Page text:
Cheaters beware! The hackers of the infamous Ashley Madison dating website for the married and already attached made it clear that it will expose you if it does not willingly shut down. This could be earth shattering for all of its members.

But what about exposing the other type of cheating…the type that can be equally devastating. The type that create such fantasies as being Lewinsky’d by Kevin Spacey. What! What! Continue reading

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trainwreckThe world has officially become Bizarro.  At least to me anyway, regarding women and sex.  Recently, I was listening to an intriguing interview on The Howard Stern radio show with comedian Amy Schumer discussing her casual hook ups. It left me flabbergasted. And, not the reason you may think. I found the details and her comfort talking about her sexcapades, which her new movie Trainwreck  (see photo above) is loosely based on, fascinating. BUT it was the reaction from Howard and other male callers from the show that was most astonishing. They DIDN’T seem disgusted. They wanted to know more!one night stand girl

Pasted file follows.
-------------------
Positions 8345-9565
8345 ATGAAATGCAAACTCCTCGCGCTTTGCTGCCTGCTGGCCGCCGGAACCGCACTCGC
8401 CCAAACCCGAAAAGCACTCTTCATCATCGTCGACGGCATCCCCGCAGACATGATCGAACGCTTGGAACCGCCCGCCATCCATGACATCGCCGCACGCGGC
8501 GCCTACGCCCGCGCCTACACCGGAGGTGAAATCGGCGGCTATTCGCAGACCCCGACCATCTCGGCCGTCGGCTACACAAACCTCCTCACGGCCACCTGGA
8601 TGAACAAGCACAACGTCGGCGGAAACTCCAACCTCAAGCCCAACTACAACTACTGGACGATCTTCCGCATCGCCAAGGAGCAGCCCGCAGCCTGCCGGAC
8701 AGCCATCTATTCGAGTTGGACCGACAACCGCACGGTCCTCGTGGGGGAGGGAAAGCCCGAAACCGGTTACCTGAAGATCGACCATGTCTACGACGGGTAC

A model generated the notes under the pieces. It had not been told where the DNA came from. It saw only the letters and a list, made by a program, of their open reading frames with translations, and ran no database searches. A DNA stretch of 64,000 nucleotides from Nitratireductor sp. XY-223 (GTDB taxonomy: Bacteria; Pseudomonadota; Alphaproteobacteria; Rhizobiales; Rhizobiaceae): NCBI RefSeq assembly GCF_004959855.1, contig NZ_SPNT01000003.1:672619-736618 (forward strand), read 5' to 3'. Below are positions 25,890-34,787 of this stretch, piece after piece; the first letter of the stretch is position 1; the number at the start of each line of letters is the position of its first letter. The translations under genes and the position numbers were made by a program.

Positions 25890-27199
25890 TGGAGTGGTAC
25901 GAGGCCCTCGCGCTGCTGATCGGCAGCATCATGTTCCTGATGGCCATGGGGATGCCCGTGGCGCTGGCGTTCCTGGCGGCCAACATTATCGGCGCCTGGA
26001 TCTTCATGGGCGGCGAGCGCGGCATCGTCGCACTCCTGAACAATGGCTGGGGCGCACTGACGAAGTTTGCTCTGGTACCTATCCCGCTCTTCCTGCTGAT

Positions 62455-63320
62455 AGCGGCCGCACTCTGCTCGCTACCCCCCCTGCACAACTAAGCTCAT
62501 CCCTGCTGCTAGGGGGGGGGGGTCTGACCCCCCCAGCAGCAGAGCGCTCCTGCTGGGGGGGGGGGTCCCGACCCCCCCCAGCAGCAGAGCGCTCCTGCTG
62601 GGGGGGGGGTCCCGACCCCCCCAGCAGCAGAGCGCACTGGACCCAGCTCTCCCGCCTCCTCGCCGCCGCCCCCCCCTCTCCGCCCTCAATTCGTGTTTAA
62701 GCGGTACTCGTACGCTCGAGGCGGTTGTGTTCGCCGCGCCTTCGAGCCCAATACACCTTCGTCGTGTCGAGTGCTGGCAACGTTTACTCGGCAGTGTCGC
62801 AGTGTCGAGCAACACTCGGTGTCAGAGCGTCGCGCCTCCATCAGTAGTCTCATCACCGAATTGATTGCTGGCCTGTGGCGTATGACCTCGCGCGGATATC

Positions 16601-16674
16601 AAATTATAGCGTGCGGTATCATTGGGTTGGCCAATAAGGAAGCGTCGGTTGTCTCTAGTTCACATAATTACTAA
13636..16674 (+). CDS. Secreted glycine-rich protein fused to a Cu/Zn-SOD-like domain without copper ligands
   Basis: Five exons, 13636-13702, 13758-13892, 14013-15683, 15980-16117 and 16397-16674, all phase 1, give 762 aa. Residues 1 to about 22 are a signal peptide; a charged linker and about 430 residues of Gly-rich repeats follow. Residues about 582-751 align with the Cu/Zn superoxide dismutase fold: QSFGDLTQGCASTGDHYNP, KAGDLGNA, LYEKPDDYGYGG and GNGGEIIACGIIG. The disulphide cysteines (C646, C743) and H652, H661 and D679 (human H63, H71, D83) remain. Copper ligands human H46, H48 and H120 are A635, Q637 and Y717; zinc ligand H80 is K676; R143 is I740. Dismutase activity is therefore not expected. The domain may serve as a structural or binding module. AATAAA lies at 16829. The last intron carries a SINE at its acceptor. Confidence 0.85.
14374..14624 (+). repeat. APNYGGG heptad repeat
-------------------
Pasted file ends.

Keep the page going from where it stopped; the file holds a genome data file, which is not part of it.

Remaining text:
Women have been getting their freak on more noticeably than ever, whether they are post high school, post college, or even residing in assisted living (more than half of men over age 60 and 40 percent of women, remain sexually active). Continue reading

Pittsburgh to Portland Series: The Bird’s the Word